8 research outputs found

    Multipartite entanglement detection for hypergraph states

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    We study the entanglement properties of quantum hypergraph states of nn qubits, focusing on multipartite entanglement. We compute multipartite entanglement for hypergraph states with a single hyperedge of maximum cardinality, for hypergraph states endowed with all possible hyperedges of cardinality equal to n−1n-1 and for those hypergraph states with all possible hyperedges of cardinality greater than or equal to n−1n-1. We then find a lower bound to the multipartite entanglement of a generic quantum hypergraph state. We finally apply the multipartite entanglement results to the construction of entanglement witness operators, able to detect genuine multipartite entanglement in the neighbourhood of a given hypergraph state. We first build entanglement witnesses of the projective type, then propose a class of witnesses based on the stabilizer formalism, hence called stabilizer witnesses, able to reduce the experimental effort from an exponential to a linear growth in the number of local measurement settings with the number of qubits

    Thermodynamique des bosons fortement interagissants : nouveaux résultats et approches numériques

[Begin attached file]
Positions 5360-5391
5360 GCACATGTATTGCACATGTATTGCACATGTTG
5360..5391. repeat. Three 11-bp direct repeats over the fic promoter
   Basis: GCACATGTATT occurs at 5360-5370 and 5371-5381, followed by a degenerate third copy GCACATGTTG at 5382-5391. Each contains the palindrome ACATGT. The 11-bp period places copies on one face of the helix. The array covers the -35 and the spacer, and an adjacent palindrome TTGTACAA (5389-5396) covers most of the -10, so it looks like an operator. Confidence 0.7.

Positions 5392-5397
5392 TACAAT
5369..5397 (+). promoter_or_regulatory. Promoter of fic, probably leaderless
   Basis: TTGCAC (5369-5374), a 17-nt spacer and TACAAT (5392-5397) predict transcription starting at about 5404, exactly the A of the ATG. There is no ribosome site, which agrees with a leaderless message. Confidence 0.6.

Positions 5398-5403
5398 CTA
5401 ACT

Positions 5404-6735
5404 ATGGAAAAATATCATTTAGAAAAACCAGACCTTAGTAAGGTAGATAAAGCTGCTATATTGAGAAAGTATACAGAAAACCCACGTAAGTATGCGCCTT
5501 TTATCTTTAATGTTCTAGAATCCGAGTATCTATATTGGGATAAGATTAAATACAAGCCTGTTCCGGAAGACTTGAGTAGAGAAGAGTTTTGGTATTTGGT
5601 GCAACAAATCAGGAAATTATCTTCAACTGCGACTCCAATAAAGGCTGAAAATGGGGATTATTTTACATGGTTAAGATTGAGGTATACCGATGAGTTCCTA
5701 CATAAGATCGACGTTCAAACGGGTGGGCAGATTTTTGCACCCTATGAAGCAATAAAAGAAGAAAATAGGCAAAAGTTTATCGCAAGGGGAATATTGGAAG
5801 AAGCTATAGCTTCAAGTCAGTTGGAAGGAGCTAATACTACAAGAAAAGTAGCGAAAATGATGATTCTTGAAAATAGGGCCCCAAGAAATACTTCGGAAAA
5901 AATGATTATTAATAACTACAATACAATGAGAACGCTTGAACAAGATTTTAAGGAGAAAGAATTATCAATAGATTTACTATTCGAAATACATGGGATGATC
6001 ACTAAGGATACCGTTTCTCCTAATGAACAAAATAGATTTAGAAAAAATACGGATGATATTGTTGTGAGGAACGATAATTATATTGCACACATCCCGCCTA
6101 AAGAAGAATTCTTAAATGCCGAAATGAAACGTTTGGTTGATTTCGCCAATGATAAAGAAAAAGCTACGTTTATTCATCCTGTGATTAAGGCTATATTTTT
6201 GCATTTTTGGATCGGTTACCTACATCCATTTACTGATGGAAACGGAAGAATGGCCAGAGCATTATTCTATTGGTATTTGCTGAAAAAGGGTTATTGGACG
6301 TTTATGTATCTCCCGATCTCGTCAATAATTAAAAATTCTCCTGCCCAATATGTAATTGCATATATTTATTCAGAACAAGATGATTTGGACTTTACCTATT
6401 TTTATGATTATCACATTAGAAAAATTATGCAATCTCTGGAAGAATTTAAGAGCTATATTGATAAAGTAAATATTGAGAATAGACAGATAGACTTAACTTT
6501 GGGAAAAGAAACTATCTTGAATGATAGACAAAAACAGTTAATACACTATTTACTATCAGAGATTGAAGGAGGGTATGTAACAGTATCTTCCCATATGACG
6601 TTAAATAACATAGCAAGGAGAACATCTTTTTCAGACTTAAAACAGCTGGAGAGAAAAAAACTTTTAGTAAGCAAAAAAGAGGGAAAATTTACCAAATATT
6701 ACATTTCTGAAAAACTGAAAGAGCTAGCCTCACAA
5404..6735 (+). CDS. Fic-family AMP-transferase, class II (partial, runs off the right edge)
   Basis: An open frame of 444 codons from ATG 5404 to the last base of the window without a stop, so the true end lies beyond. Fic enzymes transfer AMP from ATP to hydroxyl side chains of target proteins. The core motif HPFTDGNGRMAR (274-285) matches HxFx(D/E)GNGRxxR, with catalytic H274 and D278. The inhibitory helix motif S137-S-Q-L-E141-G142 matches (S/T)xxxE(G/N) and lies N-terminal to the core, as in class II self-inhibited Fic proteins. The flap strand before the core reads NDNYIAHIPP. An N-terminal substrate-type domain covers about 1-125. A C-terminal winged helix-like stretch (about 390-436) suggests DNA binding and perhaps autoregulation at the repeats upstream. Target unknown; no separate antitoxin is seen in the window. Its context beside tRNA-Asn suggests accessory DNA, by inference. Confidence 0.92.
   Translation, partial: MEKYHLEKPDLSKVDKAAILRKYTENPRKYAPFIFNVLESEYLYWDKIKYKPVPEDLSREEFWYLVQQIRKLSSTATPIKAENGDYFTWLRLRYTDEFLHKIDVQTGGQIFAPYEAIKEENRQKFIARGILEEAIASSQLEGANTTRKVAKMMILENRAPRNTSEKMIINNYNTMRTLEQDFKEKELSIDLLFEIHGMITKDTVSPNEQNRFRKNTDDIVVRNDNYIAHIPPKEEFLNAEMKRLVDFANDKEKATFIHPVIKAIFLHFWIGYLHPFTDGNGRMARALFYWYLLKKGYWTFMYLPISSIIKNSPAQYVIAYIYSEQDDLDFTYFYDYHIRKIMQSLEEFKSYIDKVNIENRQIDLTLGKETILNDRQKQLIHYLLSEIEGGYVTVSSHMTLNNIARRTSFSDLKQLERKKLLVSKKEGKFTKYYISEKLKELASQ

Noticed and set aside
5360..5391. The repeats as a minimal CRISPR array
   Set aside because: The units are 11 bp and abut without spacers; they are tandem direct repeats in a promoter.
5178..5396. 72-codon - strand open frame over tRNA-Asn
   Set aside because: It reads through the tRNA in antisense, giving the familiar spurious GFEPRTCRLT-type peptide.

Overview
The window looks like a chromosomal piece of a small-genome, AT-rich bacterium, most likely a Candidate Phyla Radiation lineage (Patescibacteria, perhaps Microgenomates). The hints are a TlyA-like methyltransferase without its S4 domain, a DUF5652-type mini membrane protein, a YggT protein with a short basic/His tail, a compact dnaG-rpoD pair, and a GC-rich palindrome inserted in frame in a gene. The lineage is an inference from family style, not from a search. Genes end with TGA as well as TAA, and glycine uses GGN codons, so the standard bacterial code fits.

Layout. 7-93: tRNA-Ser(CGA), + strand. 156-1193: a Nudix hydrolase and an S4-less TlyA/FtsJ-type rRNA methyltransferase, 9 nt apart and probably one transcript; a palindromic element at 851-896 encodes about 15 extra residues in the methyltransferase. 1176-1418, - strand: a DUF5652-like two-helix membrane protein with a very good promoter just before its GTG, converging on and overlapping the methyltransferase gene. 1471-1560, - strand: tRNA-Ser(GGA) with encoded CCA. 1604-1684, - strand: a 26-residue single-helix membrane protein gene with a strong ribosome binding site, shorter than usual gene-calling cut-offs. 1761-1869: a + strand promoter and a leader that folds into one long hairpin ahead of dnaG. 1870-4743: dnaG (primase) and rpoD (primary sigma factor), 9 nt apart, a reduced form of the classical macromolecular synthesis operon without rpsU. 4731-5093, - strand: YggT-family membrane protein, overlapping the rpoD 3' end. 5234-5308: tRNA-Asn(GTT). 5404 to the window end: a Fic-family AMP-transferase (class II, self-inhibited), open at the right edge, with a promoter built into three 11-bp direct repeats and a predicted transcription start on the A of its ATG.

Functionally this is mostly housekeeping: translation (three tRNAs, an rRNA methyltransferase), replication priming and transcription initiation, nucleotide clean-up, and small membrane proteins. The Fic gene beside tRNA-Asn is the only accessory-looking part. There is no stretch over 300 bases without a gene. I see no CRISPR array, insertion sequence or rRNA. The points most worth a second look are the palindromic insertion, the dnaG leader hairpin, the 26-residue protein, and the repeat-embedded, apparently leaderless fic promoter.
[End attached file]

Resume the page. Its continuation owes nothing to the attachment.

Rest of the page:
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    Cold atoms in optical lattices offer unprecedented control over strongly correlatedmany-body states. For this reason they represent an excellent tool for the implementation ofa “quantum simulator”, which can be used to realize experimentally several Hamiltonians ofsystems of physical interest. In particular, they enable the engineering of artificial gaugefields, which gives access to the physics of frustrated magnetism. In this work, we study thethermodynamics of cold atoms both from a theoretical and a numerical point of view. Atpresent days, the most effective method used in this field is the quantum Monte Carlo. Butbecause of the so-called “sign problem” it can only be applied to a limited class of systems,which for example do not include frustrated systems. The interest of this thesis is to developof a new approximated method based on a Monte Carlo approach. The first part of this workis dedicated to theoretical considerations concerning the spatial structure of quantum andclassical correlations. These results permit to develop, in the second part, an approximationcalled quantum mean-field. This latter allows to propose, in the third part, a numericalmethod that we call “auxiliary-field Monte Carlo” and that we apply to some systems ofphysical interest, among which the frustrated triangular lattice.Les atomes froids dans les réseaux optiques permettent d'avoir un contrôle sans précédent des états a N-corps fortement corrélés. Pour cette raison, ils représentent un excellent outil pour l'implémentation d'un « simulateur quantique », utile pour réaliser de manière expérimentale de nombreux hamiltoniens de systèmes d'intérêt physique. En particulier, ils rendent possible la création de champs de jauge artificiels; ces derniers permettant d'accéder à la physique du magnétisme frustré. Dans ce travail, il s'agit de s'intéresser à la thermodynamique des atomes froids, en abordant ce sujet de manière théorique et numérique. A ce jour, le Monte Carlo quantique est la méthode la plus efficace dans ce domaine. Néanmoins, en raison de ce qu'on appelle le « problème du signe », elle ne peut s'appliquer qu'à une classe restreinte de systèmes, et dont par exemple les systèmes frustrés ne font pas partie. L'intérêt de cette thèse est de développer une nouvelle méthode approximée fondée sur une approche Monte Carlo. La première partie de cette thèse est consacrée à des considérations de nature théorique sur la structure spatiale des corrélations classiques et quantiques. Ces résultats nous permettent de développer, dans une deuxième partie, une approximation nommée « champ moyen quantique ». Celle-ci permet de proposer, dans une troisième partie, une méthode numérique qu'on appelle « Monte Carlo du champ auxiliaire » et qu'on applique à des cas d'intérêt physique, notamment au réseau triangulaire frustré